Phoenix is a shoot ’em up arcade game developed by Amstar Electronics (which was located in Phoenix, Arizona) in 1980,released by Centuri in the United States and by Taito in Japan.Bootleg versions of Phoenix were released by TPN and others. Atari also ported the game to the Atari 2600 console in 1982.


Phoenix Remakes


There are two pieces of music featured in the game:


  • Griffon was released by Videotron in 1980.
  • Falcon was released by BGV. in 1980.
  • Vautour was released by Jeutel in 1980 in France.
  • Condor was released by Sidam in 1981.
  • Pheenix was released by Megadodo for the ZX Spectrum in 1983.
  • Eagle Empire was released by Alligata Software for the BBC Micro in 1983.
  • Various games titled Phoenix are available for many graphing calculators.


  • Phoenix was released by T.P.N in 1980.
  • Phoenix was released by IRECSA, G.G.I Corp in 1980.


The official sequel to Phoenix was called Pleiads (onscreen) or Pleiades (on the Centuri manufactured marquee) and was developed by Tehkan in 1981, and licensed to Centuri for US distribution. Pleiades featured more enemies attacking at once, balanced by the fact that the player could now have two shots on the screen at one time instead of one.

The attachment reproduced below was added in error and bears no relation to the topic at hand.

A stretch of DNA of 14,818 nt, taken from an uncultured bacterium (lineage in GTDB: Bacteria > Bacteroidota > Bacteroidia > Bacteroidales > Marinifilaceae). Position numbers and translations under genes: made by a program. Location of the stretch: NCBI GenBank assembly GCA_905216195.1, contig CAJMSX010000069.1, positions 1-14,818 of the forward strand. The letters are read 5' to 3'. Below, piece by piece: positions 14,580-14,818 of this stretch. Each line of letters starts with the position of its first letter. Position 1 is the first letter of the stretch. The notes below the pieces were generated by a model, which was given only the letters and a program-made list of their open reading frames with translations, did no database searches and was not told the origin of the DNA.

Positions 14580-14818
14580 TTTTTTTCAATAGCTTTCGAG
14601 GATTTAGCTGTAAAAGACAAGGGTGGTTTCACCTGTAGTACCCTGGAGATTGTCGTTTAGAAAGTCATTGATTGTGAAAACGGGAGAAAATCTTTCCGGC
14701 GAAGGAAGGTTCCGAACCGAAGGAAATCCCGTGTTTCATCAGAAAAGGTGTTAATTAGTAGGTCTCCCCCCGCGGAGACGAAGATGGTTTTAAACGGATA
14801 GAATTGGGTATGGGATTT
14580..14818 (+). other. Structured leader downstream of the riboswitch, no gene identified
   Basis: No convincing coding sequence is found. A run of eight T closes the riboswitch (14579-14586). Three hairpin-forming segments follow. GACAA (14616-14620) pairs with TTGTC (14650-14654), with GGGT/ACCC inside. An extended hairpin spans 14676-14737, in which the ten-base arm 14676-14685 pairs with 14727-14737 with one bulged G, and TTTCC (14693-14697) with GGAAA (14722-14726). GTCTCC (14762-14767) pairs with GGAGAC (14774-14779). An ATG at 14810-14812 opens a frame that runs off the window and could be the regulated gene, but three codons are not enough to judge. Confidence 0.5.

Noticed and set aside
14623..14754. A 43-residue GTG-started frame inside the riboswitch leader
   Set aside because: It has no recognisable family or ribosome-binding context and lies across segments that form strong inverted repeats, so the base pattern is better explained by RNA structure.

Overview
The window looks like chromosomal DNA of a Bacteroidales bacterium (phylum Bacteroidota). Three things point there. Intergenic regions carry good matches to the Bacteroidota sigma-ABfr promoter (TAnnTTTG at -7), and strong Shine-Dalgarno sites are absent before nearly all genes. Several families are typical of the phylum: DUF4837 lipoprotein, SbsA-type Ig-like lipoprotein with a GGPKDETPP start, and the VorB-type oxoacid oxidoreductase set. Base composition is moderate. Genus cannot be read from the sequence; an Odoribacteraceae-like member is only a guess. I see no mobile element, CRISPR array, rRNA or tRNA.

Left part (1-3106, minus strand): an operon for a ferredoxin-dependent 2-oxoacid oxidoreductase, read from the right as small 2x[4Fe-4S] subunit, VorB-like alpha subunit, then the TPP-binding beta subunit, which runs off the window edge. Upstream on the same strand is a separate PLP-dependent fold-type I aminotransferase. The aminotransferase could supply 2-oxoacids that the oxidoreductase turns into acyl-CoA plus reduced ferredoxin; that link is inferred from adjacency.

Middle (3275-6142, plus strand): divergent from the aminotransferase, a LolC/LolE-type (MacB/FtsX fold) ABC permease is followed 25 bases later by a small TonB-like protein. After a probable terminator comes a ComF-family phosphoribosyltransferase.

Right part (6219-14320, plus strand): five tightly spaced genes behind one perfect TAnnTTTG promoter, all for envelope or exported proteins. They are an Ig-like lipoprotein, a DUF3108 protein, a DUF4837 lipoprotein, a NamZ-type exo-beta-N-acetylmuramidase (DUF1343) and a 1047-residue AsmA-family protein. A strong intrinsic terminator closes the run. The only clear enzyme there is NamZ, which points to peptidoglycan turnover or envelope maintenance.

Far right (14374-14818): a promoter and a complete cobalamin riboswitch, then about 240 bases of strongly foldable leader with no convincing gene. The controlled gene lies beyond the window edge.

The Flagship level in the Midway game Gorf has been compared to the boss stage in Phoenix.


Most Phoenix games will be in a standard Centuri woodgrain cabinet, but several other cabinets exist, due to this game being sold by multiple companies at the same time. These use sticker sideart (which covers the upper half of the machine), and glass marquees. The control panel is made up entirely of buttons, no joysticks are present in the arcade version (some cocktail versions do have joysticks). The monitor in this machine is mounted vertically, and the monitor bezel is relatively unadorned. Phoenix uses a unique wiring harness, which isn’t known to be compatible with any other games.

Circuitry in the Centuri version:

  • CPU: 8085 at 5.5 MHz.
  • RAM: 4 kB (8 2114 1k x 4 chips.)
  • ROM: 16 kB (8 2716 2k x 8 chips.)
  • Audio: Matsushita MN6221AA chip, along with discrete circuitry.
  • Video: discrete circuitry, utilizing 4 more 2716 2k x 8 EPROMs, as well as 2 256 x 4 bipolar PROMs.

>The Remakes :





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